“If nothing can change, then nothing will change.”

The Gospel for last Sunday, March 13th was the story of the encounter between Nathanael and Jesus (John 1.43-51). Here is the text including vs. 35-42 which contains the first occurrence of the invitation “come and see.”

John 1.35-51
[35] The next day again John was standing with two of his disciples;
[36] and he looked at Jesus as he walked, and said, “Behold, the Lamb of God!”
[37] The two disciples heard him say this, and they followed Jesus.
[38] Jesus turned, and saw them following, and said to them, “What do you seek?” And they said to him, “Rabbi” (which means Teacher), “where are you staying?”
[39] He said to them, “Come and see.” They came and saw where he was staying; and they stayed with him that day, for it was about the tenth hour.
[40] One of the two who heard John speak, and followed him, was Andrew, Simon Peter’s brother.
[41] He first found his brother Simon, and said to him, “We have found the Messiah” (which means Christ).
[42] He brought him to Jesus. Jesus looked at him, and said, “So you are Simon the son of John? You shall be called Cephas” (which means Peter).
[43] The next day Jesus decided to go to Galilee. And he found Philip and said to him, “Follow me.”
[44] Now Philip was from Beth-sa’ida, the city of Andrew and Peter.
[45] Philip found Nathan’a-el, and said to him, “We have found him of whom Moses in the law and also the prophets wrote, Jesus of Nazareth, the son of Joseph.”
[46] Nathan’a-el said to him, “Can anything good come out of Nazareth?” Philip said to him, “Come and see.”
[47] Jesus saw Nathan’a-el coming to him, and said of him, “Behold, an Israelite indeed, in whom is no guile!”
[48] Nathan’a-el said to him, “How do you know me?” Jesus answered him, “Before Philip called you, when you were under the fig tree, I saw you.”
[49] Nathan’a-el answered him, “Rabbi, you are the Son of God! You are the King of Israel!”
[50] Jesus answered him, “Because I said to you, I saw you under the fig tree, do you believe? You shall see greater things than these.”
[51] And he said to him, “Truly, truly, I say to you, you will see heaven opened, and the angels of God ascending and descending upon the Son of man.”

There is a wonderful homily on this text by Fr. Seraphim Holland that can be found here. A copy of my adaptation of that homily for my own use is available from me upon request.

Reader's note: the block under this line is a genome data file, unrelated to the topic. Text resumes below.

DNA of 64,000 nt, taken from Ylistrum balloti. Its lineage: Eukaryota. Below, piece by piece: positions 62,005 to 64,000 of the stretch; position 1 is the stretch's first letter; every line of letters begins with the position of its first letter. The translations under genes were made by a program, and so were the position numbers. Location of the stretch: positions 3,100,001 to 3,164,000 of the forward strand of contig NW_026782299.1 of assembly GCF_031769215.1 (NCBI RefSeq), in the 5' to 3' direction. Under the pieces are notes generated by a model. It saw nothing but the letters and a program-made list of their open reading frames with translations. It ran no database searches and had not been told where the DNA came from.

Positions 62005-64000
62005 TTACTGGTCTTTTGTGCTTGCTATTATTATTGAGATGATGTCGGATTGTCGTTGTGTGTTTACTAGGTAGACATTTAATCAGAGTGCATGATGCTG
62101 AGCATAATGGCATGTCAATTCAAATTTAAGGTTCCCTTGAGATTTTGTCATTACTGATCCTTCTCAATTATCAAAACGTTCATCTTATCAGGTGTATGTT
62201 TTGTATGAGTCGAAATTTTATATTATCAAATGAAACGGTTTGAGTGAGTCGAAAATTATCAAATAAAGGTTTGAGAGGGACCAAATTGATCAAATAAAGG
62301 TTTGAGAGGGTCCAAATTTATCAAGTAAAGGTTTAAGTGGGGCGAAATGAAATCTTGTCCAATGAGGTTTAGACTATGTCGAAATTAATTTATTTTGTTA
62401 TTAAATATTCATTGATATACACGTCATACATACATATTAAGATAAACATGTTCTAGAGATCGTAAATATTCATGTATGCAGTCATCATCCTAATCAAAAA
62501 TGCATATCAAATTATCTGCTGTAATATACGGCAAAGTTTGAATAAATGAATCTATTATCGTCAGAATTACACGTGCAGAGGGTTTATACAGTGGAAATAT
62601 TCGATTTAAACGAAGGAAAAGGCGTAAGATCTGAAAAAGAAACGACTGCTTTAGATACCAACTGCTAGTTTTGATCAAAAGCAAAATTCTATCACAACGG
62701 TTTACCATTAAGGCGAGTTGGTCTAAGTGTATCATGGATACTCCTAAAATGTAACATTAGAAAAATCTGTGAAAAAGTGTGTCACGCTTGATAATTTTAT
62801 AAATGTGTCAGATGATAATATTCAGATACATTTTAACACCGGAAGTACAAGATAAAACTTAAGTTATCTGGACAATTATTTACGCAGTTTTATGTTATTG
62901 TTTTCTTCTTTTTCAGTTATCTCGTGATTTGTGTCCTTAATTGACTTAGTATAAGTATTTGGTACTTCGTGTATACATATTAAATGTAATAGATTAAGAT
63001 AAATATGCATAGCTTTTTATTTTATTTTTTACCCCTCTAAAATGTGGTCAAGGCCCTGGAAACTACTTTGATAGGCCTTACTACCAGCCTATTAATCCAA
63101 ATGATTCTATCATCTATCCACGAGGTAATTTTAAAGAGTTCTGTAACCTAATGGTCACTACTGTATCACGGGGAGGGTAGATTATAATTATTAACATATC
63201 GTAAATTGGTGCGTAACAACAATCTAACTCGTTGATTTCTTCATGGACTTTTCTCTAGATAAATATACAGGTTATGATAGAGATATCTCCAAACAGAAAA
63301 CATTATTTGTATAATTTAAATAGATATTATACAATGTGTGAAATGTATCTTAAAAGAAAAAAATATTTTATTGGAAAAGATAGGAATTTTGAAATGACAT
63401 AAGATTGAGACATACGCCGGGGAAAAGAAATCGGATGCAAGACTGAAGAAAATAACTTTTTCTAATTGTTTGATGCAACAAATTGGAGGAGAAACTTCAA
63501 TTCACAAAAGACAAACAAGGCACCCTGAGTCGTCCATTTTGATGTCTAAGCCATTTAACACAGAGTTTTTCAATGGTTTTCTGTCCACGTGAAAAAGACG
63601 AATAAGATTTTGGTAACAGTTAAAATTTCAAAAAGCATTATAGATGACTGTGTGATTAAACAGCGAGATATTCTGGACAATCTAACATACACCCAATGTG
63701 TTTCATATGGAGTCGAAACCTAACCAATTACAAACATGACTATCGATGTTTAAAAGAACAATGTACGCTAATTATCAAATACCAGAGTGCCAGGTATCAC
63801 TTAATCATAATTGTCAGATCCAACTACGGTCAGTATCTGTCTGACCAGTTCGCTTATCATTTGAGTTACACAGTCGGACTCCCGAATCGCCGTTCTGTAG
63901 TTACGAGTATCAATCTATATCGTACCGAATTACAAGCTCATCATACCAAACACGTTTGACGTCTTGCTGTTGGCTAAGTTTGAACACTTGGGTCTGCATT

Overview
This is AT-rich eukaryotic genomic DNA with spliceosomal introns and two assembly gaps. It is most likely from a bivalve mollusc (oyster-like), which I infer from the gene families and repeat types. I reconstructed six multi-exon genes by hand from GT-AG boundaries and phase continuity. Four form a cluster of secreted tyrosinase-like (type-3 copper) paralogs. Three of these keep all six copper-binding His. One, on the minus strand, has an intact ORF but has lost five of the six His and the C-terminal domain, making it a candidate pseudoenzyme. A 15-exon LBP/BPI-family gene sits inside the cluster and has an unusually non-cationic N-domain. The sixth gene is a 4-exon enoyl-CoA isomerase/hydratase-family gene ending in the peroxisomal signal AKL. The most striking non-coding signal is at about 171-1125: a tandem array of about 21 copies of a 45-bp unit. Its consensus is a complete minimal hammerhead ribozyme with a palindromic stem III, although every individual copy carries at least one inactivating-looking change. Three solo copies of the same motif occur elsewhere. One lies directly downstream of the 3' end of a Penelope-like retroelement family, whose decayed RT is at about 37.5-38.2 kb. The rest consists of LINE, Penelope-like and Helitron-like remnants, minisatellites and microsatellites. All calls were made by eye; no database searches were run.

What can we take away from this passage to apply in our lives during Lent and beyond?

The invitation, “come and see,” was first by Jesus to two disciples of John the Forerunner – Andrew and Philip. This invitation is then repeated by both Andrew and Philip to those who inhabited their everyday life – Simon and Nathanael.

We need to learn and integrate into our life the truth that we have the authority and responsibility to issue the same invitation as Jesus, “come and see,” to those who inhabit our everyday life.

But with that invitation comes the challenge to offer a real encounter with the living Christ!! What does that require?! Change. Our lives must be changed just like Andrew’s and Philip’s were, so Christ Jesus can make His direct appeal (encounter) through us to the “Simon(s)” and “Nathanael(s)” of our daily life. The Good News is that things, circumstances, and people CAN change. There IS hope. That hope for others begins with us — our initial and ongoing change (transformation).

Let me leave you with some challenging questions that I have been asking myself as a result of letting this Gospel story touch me:

• Are you willing to accept a deeper (more mature) way of living your new life in Christ Jesus? Are you willing to change?
• Are you willing to place into the hands of Christ Jesus your “Nazareth” of impossibility and hopelessness like Nathanael?
• Are you willing to give up your answer to the “Nazareth dilemma” or your way of responding to it and receive the one offered by Christ Jesus?
• Are you willing to conceive of the possibility that “good things can come out of Nazareth?” Are you willing to see Christ Jesus step out of your Nazareth, walk toward you and touch you and others in ways that are beyond what you could ever ask or imagine?!!

The key is to be ready and willing and obedient. And the key is to be both Andrew/Philip and Nathanael.

Be Andrew/Philip – having a hunger and thirst (desire) to follow the signs of LIFE. Ready and willing and obedient to be pointed toward a deeper relationship with the Lord and ready to issue the invitation in a manner that is of God’s design (timing, content, and form). Be ever becoming the person whose life says, “come and see.”

Be Nathanael – having no guile. Ready and willing and obedient to be taught and changed by the Holy Spirit. Ready and willing to have God use your life to proclaim that Christ Jesus is “the Son of God! You are the King of Israel!”

I love what The Interpreter’s Dictionary of the Bible says in its article about Nathanael:

“By describing Nathanael as a true, guileless, Israelite (1:47), Jesus meant, not that he was sinless, but that he was utterly sincere, enlightened, and completely dedicated to God… he was an Israelite at heart, not merely in outward appearance… Whoever he was, Nathanael serves in the Fourth Gospel as a symbol of the pious, God-fearing Israelite who, good as he is, stands incomplete, and who must be willing to pass beyond his intellectual difficulties concerning Jesus into saving faith in Him.” (Interpreter’s Dictionary of the Bible,  Volume 3, pg. 511)

I have to admit, that says a lot to me not just about coming into a saving relationship with Jesus and the beginning of a life of discipleship but about what being a disciple who is growing in his or her discipleship from one stage of maturity to another.

Come and see

Come and know

Come and change

Come and live Christ Jesus!!

God Bless,

Fr. Thomas


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